KidCare is an ‘Awkward Success Story’ for Crist
A successful state program that subsidizes health care for children is becoming an awkward success story for Gov. Charlie Crist, who is running against government involvement in health care as he seeks a U.S. Senate seat.
The KidCare program has been broadly trumpeted as a successful program that has reduced the number of uninsured children in Florida. Part of the federal Children's Health Insurance Program initiative, KidCare and several related programs have been supported on some level by former Gov. Jeb Bush, Crist and many – though not all - Republican lawmakers.
But as the national debate on health care hinges in part on what role the government should play in paying for health care, GOP supporters of some government health care programs – like KidCare, but also Medicare and the Veterans Hospitals – are finding themselves having to explain why they support government health care for some, but not others.
The issue seemed to trip Crist up a bit on at least one morning news show Tuesday. Crist was asked pointedly by CNN's John Roberts why he supports government health care for children in Florida, but is campaigning against allowing government paid health care elsewhere in the nation for adults.
“That's for children,” Crist said.
Also, he noted, “it's a program that I inherited. It's a program that was already here.”
While seeming to try to distance himself from the program, Crist has touted it in the past as helpful to families and was in the Senate in 1998 when the bill creating Florida's program passed 39-0 with Crist voting for it. The measure – sponsored by Republicans George Albright and Ginny Brown-Waite - was later signed into law by then Gov. Lawton Chiles.
"The Governor does support the KidCare program and recently signed legislation that streamlines the program," said Crist spokesman Sterling Ivey on Tuesday.
That legislation removed some barriers to enrollment in KidCare and his office trumpeted the legislation in a press release in June. “The legislation provides more immediate health care coverage, decreases the time required for determining eligibility, and streamlines the financial eligibility process by allowing electronic verification of family incomes,” the news release said. “Under the new legislation, more than 54,000 children will be eligible for KidCare.”
Roberts pressed Crist on Tuesday about what the difference is between government health care for children and the plan he opposes. Crist had an answer – though it got partially drowned out in television cross talk.
The difference is that KidCare is “limited,” Crist said, though he didn't elaborate. Instead the governor launched into details of Cover Florida, a private sector health care program that he has also championed.
That program was created by Crist's administration as a way to decrease the number of uninsured by encouraging enrollment in cheaper private health insurance programs that are free of some state mandates. Crist noted Tuesday that enrollment is now around 4,000, but his opponents have said that doesn't put much of a dent in the state's uninsured population, estimated at more than 3.6 million.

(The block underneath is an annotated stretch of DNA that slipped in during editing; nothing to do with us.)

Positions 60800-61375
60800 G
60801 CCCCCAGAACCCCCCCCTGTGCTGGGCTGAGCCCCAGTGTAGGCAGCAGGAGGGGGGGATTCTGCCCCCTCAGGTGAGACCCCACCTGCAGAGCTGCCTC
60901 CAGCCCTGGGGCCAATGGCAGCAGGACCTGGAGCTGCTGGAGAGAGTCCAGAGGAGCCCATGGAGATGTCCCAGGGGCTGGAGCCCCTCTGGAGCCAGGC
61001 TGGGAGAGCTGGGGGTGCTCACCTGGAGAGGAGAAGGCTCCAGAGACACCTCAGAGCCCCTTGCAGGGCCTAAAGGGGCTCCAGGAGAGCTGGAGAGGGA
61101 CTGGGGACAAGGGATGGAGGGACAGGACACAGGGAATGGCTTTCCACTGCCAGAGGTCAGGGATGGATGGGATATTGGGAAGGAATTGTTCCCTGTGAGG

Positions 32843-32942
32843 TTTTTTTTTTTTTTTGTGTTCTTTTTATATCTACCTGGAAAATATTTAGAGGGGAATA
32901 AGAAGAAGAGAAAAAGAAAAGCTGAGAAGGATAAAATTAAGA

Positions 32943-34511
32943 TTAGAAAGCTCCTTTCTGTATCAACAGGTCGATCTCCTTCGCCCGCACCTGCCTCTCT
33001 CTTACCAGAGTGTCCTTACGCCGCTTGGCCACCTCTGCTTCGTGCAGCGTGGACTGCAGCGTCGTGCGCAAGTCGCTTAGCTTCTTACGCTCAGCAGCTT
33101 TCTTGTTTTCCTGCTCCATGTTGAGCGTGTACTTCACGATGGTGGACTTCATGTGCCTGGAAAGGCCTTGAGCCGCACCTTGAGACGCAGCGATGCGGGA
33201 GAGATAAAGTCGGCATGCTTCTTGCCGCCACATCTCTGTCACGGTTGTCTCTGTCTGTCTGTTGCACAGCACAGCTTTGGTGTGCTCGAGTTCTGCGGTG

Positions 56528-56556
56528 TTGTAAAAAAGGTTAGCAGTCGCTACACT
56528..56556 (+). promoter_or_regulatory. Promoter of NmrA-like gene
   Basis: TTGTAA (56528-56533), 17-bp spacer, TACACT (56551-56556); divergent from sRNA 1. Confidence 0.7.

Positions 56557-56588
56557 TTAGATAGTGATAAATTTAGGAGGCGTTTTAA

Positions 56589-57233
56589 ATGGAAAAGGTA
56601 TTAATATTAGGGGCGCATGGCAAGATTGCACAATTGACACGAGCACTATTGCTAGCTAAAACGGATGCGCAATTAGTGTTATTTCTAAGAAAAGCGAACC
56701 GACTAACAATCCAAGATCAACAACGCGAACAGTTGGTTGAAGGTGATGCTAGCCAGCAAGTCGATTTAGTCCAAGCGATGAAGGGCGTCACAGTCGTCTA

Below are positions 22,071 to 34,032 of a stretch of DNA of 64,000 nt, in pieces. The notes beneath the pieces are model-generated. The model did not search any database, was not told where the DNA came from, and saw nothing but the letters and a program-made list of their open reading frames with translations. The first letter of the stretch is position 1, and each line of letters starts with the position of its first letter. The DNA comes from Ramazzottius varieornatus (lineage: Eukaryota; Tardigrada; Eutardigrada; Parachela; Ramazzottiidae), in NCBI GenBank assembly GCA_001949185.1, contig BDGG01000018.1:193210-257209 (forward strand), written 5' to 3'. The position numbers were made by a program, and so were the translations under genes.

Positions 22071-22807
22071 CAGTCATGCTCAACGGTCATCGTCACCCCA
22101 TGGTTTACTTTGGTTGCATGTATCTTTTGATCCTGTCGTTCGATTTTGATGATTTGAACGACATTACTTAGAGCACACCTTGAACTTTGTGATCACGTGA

Even fellow Republican Marco Rubio said that on Tuesday. Rubio is running against Crist in the GOP primary for the Senate currently held by Republican Sen. George LeMieux, who was appointed by Crist to fill out the term of Mel Martinez, who resigned.
“Despite insuring less than one-tenth of 1 percent of Florida's uninsured, Crist has continued touting 'Cover Florida,'” the Rubio campaign said in a statement. “Here's how well it has worked in Florida: 3,226 have signed up. That's .088 percent of the uninsured population in the state with one of the largest uninsured populations.”
Democrats criticized Crist for running from the success of a program they say members of both parties should be proud of – and generally have been.
“It's not all that unlike the success of Medicare, and the Veterans Administration,” said Florida House Democratic spokesman Mark Hollis, pointing to two other government heath care programs that many recipients seem to like. “We already have government delivery of health care in this nation. KidCare is just another success story for this state.”
Probably the most prominent advocate working in Tallahassee to increase the reach and success of KidCare in the last decade has been Karen Woodall, of the Florida Center for Fiscal and Economic Policy.
She has generally praised the Crist administration for its support of KidCare, particularly when compared with the Bush administration. Jeb Bush didn't oppose the KidCare program – and in fact touted its growth early in his first term. But later, the administration supported efforts to shrink it, Woodall said.
Crist has worked to make KidCare work better, she said.
“The inconsistency is very blatant,” Woodall said. “He's been very supportive of KidCare and I think that's a good thing. It's not something to back away from.”